THE AISLE SEAT - by Mike McGranaghan


Unleashed is one of the most unusual action movies I’ve ever seen, but then again, that’s part of what makes it so interesting. Jet Li plays “Danny the Dog,” a man who was raised like an animal since childhood by Bart (Bob Hoskins), the Scottish loan shark who murdered his mother. Bart trained Danny to be a lean, mean killing machine by – among other things - chaining him up in a dingy basement and forcing him to wear a dog collar. Whenever someone fails to pay Bart back, he simply removes Danny’s collar and gives the command to kill. There’s a definite Pavlovian response: Danny is calm when the collar is on, but as soon as it comes off he springs into deadly action.

One afternoon, while on a collection mission, Danny meets a blind piano tuner named Sam (Morgan Freeman). Although Sam does all the talking, the two form a tentative bond. Then events conspire to unexpectedly set Danny free. Sam agrees to take him into the home he shares with step-daughter Victoria (Kerry Condon). Although they have a policy about not intruding into other people’s personal affairs, Sam and Victoria are extremely curious about their new housemate, who says very little, hides under the bed, and flinches whenever someone tries to touch the metal collar he wears around his neck.

For a time, I wasn’t sure that I liked Unleashed. The initial scenes have a dreary, grimy look to them. It feels as though the movie was shot in the dirtiest parts of the city that the filmmakers could find (and to good effect, I might add). We see Danny being set loose upon his hapless victims in orgies of violence. We also see Bart manipulating Danny, taunting him, and emotionally brutalizing him. It’s all very compelling, exciting stuff. But then, after Danny moves in with Sam and Victoria, the tone of the film changes. Victoria teaches him how to eat ice cream (and, subsequently, how to conquer “brain freeze”). Sam teaches Danny how to pick out a ripe melon. The three characters turn into a big, happy, loving family. It all seemed somewhat overdone to me. Surely, I thought, there must be a way to show the change in Danny’s environment without having the film go all “Little House on the Prairie” on us. Right?

Around the time that I was having this thought (and inwardly grumbling that the hard-edged picture had gone too soft), Danny was unexpectedly drug back into his former life, forced to fight in violent death matches. He no longer wanted to kill, but had to just to stay alive. The death matches are over-the-top in their brutality, making the WWE look like a Punch & Judy show. I then realized that Unleashed was making a conscious stylistic choice. The scenes of Danny living in the seedy underbelly of Glasgow are just as exaggerated as the scenes of domestic bliss with Sam and Victoria. By taking both worlds to the extreme, the film calls attention to Danny’s disparate existence. Once this realization set in, I began to understand – and, more importantly, really enjoy – the movie. Danny sees two sides of life that are polar opposites. His choice of one over the other is made more interesting because he understands the full potential of both.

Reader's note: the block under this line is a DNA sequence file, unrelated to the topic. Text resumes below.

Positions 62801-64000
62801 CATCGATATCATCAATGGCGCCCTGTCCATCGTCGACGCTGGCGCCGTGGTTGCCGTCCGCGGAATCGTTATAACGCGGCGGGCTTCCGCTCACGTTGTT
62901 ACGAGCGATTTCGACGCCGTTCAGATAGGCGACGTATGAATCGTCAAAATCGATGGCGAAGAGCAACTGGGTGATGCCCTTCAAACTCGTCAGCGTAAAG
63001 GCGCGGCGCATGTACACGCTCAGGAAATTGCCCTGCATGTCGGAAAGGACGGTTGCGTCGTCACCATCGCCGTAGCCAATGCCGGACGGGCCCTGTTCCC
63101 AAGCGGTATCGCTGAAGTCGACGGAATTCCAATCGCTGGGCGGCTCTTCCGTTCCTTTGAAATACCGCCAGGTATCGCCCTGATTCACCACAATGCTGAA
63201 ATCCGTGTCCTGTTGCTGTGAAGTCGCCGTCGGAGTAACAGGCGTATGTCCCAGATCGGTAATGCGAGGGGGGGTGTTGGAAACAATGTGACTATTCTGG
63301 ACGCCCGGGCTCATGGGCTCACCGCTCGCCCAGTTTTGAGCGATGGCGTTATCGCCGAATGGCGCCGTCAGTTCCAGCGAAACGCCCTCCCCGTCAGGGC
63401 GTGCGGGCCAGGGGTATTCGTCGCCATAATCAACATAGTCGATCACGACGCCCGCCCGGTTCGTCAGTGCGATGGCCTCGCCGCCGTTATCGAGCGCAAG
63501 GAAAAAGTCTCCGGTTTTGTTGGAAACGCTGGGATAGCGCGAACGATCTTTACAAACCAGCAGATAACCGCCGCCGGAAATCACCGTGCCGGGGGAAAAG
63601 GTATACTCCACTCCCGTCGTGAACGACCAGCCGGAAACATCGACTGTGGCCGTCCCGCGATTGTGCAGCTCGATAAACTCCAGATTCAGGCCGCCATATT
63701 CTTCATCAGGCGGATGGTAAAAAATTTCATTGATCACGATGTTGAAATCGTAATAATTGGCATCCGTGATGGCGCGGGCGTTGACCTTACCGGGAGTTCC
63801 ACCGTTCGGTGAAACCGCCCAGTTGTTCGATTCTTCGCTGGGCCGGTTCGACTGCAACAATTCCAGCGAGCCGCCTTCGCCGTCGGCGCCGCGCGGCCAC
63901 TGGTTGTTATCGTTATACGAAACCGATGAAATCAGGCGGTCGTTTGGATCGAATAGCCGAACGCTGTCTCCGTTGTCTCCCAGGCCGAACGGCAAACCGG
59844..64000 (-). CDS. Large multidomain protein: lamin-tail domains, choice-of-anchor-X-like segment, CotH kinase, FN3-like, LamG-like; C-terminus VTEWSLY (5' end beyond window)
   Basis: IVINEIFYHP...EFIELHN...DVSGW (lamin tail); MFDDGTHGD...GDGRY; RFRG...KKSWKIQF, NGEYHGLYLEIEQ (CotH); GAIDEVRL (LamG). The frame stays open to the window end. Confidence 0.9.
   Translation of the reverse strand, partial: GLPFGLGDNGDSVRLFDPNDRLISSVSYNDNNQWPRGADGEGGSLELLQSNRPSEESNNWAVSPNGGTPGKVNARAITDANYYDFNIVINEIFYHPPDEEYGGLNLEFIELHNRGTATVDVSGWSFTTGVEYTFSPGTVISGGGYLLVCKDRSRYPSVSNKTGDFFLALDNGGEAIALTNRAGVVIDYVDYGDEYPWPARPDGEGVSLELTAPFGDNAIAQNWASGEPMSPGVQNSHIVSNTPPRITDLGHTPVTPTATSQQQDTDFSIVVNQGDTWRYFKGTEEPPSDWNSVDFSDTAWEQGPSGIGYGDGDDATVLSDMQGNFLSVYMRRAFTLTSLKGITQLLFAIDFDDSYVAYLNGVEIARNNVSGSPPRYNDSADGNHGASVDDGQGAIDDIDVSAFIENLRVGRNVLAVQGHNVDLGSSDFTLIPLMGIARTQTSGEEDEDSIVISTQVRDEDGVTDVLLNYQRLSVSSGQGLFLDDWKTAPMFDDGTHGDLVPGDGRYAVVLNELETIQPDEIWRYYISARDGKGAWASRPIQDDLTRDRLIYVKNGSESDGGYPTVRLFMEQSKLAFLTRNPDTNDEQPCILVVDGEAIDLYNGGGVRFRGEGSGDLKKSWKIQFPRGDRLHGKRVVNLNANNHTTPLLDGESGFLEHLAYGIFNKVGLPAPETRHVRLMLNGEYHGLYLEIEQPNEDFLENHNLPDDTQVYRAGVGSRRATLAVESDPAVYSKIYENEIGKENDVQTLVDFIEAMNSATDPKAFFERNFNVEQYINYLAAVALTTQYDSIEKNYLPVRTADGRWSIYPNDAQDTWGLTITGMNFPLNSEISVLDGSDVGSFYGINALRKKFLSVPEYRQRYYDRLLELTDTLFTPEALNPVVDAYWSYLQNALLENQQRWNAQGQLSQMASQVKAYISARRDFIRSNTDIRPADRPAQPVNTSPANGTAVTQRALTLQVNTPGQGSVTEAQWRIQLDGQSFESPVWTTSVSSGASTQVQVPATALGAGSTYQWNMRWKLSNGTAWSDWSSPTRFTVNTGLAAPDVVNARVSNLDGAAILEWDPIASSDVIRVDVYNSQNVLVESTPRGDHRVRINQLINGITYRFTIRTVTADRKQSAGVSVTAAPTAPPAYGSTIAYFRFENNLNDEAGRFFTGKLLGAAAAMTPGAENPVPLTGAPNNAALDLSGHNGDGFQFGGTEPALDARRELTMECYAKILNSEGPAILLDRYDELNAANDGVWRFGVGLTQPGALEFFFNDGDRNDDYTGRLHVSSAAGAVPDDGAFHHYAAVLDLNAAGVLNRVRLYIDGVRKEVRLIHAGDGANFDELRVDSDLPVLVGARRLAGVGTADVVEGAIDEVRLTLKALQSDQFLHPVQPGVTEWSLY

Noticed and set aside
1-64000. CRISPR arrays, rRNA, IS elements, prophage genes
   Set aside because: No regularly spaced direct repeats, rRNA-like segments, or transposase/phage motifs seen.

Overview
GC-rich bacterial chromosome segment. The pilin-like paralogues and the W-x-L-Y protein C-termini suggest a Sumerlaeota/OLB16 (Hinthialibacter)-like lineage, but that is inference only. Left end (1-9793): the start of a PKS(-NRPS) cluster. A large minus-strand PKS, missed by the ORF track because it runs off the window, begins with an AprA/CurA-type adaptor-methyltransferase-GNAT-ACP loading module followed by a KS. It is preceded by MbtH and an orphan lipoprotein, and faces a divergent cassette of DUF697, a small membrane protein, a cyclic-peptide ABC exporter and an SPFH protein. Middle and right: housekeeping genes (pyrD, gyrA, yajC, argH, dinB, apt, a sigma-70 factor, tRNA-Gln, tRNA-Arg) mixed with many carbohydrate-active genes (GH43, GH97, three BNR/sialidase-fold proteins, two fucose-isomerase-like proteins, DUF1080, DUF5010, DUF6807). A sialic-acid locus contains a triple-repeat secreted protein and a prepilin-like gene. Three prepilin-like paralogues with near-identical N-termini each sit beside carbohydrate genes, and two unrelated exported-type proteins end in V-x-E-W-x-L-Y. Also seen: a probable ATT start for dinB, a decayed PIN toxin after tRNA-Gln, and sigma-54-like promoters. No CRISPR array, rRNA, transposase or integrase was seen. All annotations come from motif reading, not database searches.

Unleashed explores the age-old question of nature versus nurture and comes down pretty squarely on the side of nurture. If you’re surrounded by people who love and care for you, the film seems to say, you have a better shot at decency than you would if you were raised in a lifestyle of violence and hatred. That is perhaps something less than an earth-shaking revelation, but I liked how the movie showed the principal in action. Too many pictures in this genre give no real weight to the concepts of good and evil; most of them are merely excuses for a lot of bone-snapping and head-bashing. Unleashed at least makes a basic attempt at taking good and evil seriously.

The action/fighting scenes are skillful and intense, and the performances are a lot better than the genre usually provides. Jet Li and Morgan Freeman are just about the oddest screen couple you could imagine, but they have a surprising chemistry. The show is stolen, however, by Bob Hoskins, who gives his most energetic and charismatic performance in years. The actor seemed to have faded to the sidelines recently but he comes roaring back to life here. Hoskins plays Bart with villainous glee; you know this is one evil dude, yet you can’t take your eyes off him. Unleashed, while by no means a great film, at least has some ambition in its storytelling, its style, and its performances. I wish more movies in the genre would follow suit.

( out of four)

Unleashed is rated R for strong violent content, language and some sexuality/nudity. The running time is 1 hour and 42 minutes.

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